In order for a small business to flourish, it is imperative to be a an effective business communicator because employees and customers respect what is done as much as what is said, simple explanations are clearer, and using both ears and eyes for listening makes for better understanding. Other professionals believe an effective communicator sticks to what has worked in the past. This academic expedition discusses both sides of the issue.
Actions Speak as Loudly as Words
At the heart of gaining, the respect of both employees and customers is honesty. The best way to exhibit honesty that sets a good reputation as an honest business and business owner is following through doing. Dalla Costa (1998) puts this in perspective, "Ethics are not an antidote to ambiguity; they are an aptitude that, with practice and conscientiousness, develops the individual's confidence and flexibility for creatively dealing with uncertainty" (p. 113).
Forming a Company Culture of Honesty
According to Heath (1994),"Management defines corporate culture by what it says and does". Making sure what is said and done is not misinterpreted means having a company culture of being transparent to both employees and the customers. In other words, management voicing how they expect quality from either the goods or services they "sell" then it has to happen so that no one interprets "quality is a slogan, not a commitment." The management "voice" should always have the actions that support what is said (p.126).
Adapting Company Culture to the Times
Part of the transparency of a culture is how the company fits into society. This means how to present services and products that fit in with social concerns such as sustainability and recycling. Taking a stand as a company as a proponent of these ideas and following through with sustainable and recycling shows employees and customers how words and actions are honest (Kneen, 2006, p. 446). In addition, "Just as the mastery of quality brought with it the wider skills of employee motivation and customer satisfaction, so the genuine commitment to ethics has the potential to revitalize the entire managerial skill-set" (Dalla Costa, 1998, p. 113)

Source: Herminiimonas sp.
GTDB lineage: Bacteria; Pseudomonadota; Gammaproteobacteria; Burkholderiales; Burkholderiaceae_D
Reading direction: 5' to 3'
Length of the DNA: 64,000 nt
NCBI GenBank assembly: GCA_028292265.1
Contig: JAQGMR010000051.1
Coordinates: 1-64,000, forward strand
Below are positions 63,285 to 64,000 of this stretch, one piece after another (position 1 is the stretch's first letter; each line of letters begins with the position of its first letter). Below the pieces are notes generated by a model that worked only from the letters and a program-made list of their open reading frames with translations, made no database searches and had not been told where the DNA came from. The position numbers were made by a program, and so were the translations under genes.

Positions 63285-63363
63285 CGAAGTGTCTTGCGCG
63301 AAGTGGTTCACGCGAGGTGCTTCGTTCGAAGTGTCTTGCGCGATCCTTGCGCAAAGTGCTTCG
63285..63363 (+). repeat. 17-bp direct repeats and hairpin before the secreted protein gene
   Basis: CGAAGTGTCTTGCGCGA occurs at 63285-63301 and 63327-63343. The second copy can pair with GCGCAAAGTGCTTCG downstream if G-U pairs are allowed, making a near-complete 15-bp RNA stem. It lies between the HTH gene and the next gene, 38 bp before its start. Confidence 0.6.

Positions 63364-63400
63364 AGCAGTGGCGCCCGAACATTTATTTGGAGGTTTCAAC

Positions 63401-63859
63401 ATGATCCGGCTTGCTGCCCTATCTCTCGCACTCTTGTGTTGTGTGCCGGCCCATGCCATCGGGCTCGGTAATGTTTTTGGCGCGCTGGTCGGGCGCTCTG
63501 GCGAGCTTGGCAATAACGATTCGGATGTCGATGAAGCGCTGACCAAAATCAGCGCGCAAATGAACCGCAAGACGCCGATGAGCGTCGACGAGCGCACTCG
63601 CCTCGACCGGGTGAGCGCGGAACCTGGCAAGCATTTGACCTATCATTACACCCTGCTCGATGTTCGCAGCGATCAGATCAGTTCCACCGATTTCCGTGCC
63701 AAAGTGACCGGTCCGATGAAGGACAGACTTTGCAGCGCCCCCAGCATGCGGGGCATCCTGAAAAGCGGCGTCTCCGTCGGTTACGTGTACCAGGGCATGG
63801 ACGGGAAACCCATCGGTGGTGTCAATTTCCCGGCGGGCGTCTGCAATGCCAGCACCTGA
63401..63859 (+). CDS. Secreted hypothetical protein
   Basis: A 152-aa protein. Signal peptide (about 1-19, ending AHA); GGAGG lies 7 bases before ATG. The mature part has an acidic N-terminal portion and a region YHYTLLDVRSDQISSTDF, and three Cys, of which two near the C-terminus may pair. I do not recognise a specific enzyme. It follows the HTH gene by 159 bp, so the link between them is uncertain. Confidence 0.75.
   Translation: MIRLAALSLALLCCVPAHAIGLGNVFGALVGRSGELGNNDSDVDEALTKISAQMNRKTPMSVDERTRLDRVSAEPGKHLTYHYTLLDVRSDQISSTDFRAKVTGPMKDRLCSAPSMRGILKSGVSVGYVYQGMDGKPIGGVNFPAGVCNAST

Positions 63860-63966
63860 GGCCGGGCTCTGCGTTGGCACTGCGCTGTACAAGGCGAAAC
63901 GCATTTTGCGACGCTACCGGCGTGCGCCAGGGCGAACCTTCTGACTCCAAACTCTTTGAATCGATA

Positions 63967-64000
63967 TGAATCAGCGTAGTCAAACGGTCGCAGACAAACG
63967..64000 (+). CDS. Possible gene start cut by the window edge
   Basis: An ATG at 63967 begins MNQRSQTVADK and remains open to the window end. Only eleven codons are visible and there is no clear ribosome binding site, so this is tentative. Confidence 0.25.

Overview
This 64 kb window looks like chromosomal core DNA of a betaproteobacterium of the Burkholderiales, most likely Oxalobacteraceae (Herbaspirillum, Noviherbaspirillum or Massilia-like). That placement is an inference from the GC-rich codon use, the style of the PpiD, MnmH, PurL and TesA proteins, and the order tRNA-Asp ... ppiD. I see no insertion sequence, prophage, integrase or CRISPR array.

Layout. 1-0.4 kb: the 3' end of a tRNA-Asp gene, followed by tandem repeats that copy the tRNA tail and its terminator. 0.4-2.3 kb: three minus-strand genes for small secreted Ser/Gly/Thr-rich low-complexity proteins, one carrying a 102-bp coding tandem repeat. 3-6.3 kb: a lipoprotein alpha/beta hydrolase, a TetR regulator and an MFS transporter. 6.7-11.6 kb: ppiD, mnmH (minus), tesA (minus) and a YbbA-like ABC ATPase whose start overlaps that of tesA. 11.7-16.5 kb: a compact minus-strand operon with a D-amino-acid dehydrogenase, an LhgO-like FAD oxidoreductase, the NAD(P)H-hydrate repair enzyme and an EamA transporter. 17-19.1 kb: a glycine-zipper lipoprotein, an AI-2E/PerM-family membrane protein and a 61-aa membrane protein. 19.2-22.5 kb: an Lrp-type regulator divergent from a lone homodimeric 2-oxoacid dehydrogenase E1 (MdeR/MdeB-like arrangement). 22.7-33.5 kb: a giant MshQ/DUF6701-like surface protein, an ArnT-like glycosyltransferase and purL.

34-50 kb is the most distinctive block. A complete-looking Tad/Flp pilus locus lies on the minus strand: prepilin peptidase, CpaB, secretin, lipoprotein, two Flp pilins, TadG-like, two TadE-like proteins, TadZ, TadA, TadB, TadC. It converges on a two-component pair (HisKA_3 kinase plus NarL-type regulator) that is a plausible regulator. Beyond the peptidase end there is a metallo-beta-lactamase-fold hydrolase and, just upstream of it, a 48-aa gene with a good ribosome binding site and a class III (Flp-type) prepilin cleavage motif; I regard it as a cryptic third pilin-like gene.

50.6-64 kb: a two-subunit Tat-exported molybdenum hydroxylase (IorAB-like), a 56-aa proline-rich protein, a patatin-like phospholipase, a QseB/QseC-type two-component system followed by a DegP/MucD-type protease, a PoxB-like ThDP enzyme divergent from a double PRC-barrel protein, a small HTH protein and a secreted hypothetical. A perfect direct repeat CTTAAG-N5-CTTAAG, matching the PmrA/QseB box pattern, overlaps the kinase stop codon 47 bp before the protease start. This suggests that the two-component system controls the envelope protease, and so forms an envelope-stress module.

Keeping Dialogue Clear
Effective communicators use clear language with both employees and customers. This does not mean throwing grammar out but rather, taking complex ideas and simplifying them. Keeping verbal as well as written instruction of important ideas in business is another hallmark of a good business communicator incorporating the type of language used and the method for delivering the information.
Successful businesses learn the important role language plays. An important thing in language is to stay away from assuming communication takes place just because words are expressed or exchanged. Czerniawska (1997) explains, "If it makes people think about the words they use in their business lives, and the words they hear others using, it (language) will have succeeded " The challenge remains not to become accustomed to dialogue that makes assumptions about communicating clearly (p. 14).
Listening with the Eyes
Observing body language of the people involved in a conversation tells much of the manner a person reacts to what is said. Body language is another tool of the communicator as well as an indicator if what is communicated is understood. Some of the best listeners with their eyes are teachers. In business, taking a cue from teaching methods applied to listening skills is a smart move. Language of a laugh, sullen face, or a look of puzzlement all speak volumes. Listening with the eyes helps read others involved in the conversation. (Queen & Adams, 1995)
Good Listening Skills
Effective communicators listen. They develop good listening skills. According to Queen and Adams (1995), there are a number of ways to express and use good listening skills. Engaging and facing people, sitting or standing near them, and having an alert body posture shows engaging behavior as an effective communicator. Showing a relaxed demeanor, making and maintaining eye contact, and leaning toward the person or group all contribute to good listening skills as a communicator in any endeavor but remains essential in business (p. 13).